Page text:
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W hen you walk through the door of SnoJoy Cafe, a bit of advice greets you on the Tiffany-blue walls: “Life is short… eat dessert first.” Among SnoJoy’s many ways of helping you do that is a signature dessert, something New Haven hasn’t seen before: shaved snow.

It’s neither snow cone nor frozen yogurt nor ice cream. Instead of crystals, swirls or scoops, it comes in ribbons—smooth, creamy, fluffy ones that feel light on the tongue. And on the body: cups of snow sans toppings range from 80 to 150 calories or so, and those looking for the healthiest kick can top it with real fruit.

Shaved snow is a relatively new concept in America but especially on the east coast, where SnoJoy’s young owners Nina Xiao and Jolina Li see it as the next trend in frozen treats. “I don’t like to jump on the bandwagon. I want to start something new,” Li says. She and Xiao, who’ve been friends since childhood, were inspired to open the shop after a trip to California, where they saw customers lining up to dip their spoons into the stuff, which some have described as frozen cotton candy. The shaved snow at SnoJoy comes in a pastel rainbow of worldly flavors: green tea, strawberry, mango, milk and taro. Taro is the purple one, its flavor derived from the sweet root that’s particularly popular in Chinese and Taiwanese cuisine.

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The snow flavors allow you to be safe or adventurous, as do nearly 20 fun-to-explore toppings. In addition to white chocolate chips and mini M&Ms, you can choose sweet red bean (pairs well with the green tea) or “pink poppers” (offering bursts of juiciness mid-bite). There are mango jellies shaped like tiny yellow stars and highly addictive gummy mochi candies. To finish off any particular concoction, out comes a squeeze bottle of condensed milk for a crosshatch of drizzles.

Li and Xiao enjoy guiding new customers through all their options, but Xiao also likes to offer creative combinations of her own. “Watch out for my specials,” she says.

The shaved snow is $3.95 for a small and $5.75 for a large, and the toppings are $0.75 each. Show your student ID to get 10 percent off. “I can’t wait to see the reaction of the students,” Xiao said, anticipating the start of the new academic year at Yale. Study groups can take advantage of the WiFi, or take a break with the free photo booth in the back, where customers can also share messages on the chalkboard and play board games.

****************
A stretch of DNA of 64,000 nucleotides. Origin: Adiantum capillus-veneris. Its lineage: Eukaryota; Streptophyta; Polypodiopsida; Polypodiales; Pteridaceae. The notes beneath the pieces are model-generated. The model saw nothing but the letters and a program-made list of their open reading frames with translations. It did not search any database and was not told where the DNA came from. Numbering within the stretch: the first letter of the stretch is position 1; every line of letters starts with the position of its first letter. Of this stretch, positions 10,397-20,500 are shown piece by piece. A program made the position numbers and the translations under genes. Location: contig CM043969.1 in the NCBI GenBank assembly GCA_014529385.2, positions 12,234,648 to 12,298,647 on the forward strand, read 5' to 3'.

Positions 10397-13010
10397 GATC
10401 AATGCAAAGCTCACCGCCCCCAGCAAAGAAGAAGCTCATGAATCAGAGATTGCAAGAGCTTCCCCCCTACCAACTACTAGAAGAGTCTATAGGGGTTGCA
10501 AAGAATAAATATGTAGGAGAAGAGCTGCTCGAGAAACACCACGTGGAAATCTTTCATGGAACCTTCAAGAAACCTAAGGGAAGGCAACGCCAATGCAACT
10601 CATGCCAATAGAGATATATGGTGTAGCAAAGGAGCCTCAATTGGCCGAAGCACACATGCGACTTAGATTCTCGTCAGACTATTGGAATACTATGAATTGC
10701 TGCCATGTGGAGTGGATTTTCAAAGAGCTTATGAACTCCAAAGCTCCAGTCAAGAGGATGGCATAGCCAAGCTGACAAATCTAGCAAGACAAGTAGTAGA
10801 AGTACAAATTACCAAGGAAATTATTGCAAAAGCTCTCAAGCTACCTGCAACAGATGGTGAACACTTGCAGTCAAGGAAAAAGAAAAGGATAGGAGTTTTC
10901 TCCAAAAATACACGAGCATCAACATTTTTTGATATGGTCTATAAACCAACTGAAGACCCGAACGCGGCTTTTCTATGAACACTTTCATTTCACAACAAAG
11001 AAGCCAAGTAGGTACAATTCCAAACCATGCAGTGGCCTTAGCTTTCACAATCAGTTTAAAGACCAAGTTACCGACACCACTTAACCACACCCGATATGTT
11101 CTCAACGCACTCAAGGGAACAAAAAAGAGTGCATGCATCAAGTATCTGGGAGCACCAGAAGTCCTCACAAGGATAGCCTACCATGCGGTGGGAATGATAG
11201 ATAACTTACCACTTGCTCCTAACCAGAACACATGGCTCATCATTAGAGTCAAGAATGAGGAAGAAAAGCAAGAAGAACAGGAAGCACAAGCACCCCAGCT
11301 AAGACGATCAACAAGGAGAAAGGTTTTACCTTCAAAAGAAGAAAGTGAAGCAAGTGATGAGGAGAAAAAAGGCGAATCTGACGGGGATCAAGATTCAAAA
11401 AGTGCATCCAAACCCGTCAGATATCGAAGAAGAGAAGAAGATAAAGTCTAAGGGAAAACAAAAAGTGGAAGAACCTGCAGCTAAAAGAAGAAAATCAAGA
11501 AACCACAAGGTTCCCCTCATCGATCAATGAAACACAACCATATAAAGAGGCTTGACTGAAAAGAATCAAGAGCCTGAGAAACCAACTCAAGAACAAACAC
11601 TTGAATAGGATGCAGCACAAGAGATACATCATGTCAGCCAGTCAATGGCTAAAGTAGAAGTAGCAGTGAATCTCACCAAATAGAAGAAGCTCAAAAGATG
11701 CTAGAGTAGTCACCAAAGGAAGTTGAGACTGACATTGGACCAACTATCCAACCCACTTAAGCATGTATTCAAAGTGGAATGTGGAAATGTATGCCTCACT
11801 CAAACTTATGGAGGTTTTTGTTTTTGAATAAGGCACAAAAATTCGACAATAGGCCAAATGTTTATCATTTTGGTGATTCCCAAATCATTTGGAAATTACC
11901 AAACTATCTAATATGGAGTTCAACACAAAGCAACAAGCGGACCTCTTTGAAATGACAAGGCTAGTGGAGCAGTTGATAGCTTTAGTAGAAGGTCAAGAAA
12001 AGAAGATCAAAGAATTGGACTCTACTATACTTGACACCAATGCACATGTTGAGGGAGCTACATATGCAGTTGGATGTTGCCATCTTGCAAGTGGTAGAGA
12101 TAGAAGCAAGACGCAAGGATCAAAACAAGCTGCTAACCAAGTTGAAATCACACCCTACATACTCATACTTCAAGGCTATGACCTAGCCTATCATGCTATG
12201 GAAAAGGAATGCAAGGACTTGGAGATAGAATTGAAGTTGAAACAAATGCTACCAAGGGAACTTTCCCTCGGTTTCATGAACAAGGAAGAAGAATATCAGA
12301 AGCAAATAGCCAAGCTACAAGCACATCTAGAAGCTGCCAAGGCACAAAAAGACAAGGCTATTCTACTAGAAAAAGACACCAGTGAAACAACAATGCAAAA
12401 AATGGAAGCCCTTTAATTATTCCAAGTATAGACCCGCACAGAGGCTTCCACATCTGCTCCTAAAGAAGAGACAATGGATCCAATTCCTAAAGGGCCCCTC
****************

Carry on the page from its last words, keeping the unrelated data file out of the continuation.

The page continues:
In addition to the shaved snow, the shop sells bubble tea, crepes and fondue for two or four. It also serves Pearl Sago, a bowl of mini beads of clear tapioca, which can be eaten plain ($3.50) or garnished with ice cream (add $1.00) or mixed fruit (add $2.00). Moving for a moment into full-on entree territory, SnoJoy offers quite possibly the city’s only banh mi—a fragrant, pungent Vietnamese sandwich featuring cilantro and pickled veggies on a roll, with either chicken ($6.95) or tofu ($5.95).

Whether you’ve eaten an entree or not, bring reinforcements if you want to finish the tower of decadence that is the Honey Brick Toast ($12.95). Pieces of bread are slathered with the sweet stuff and toasted in the oven on a baking sheet, then assembled into a box topped with ice cream, whipped cream and buttercream. An assortment of berries are sprinkled on, with sliced mango and kiwi surrounding the base and chocolate sauce zigzagging the plate. The bread box soaks up the ice cream as you go, creating new sensations—which, if you think about it, is what SnoJoy is all about.

SnoJoy Cafe
9 Whitney Ave, New Haven (map)
Mon-Thurs 11am-10pm, Fri 11am-11pm, Sat 12-11pm, Sun 12-10pm

Written by Lauren Langford. Photographed by Dan Mims.

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Lauren recently relocated from the Washington, D.C. area to New Haven, where she lives with her husband and their future dog. The daughter of two English teachers, she earned her journalism degree at the University of Maryland and still Fears the Turtle. Lauren's other interests include traipsing through the endless aisles of Ikea and watching classic episodes of Murder, She Wrote.

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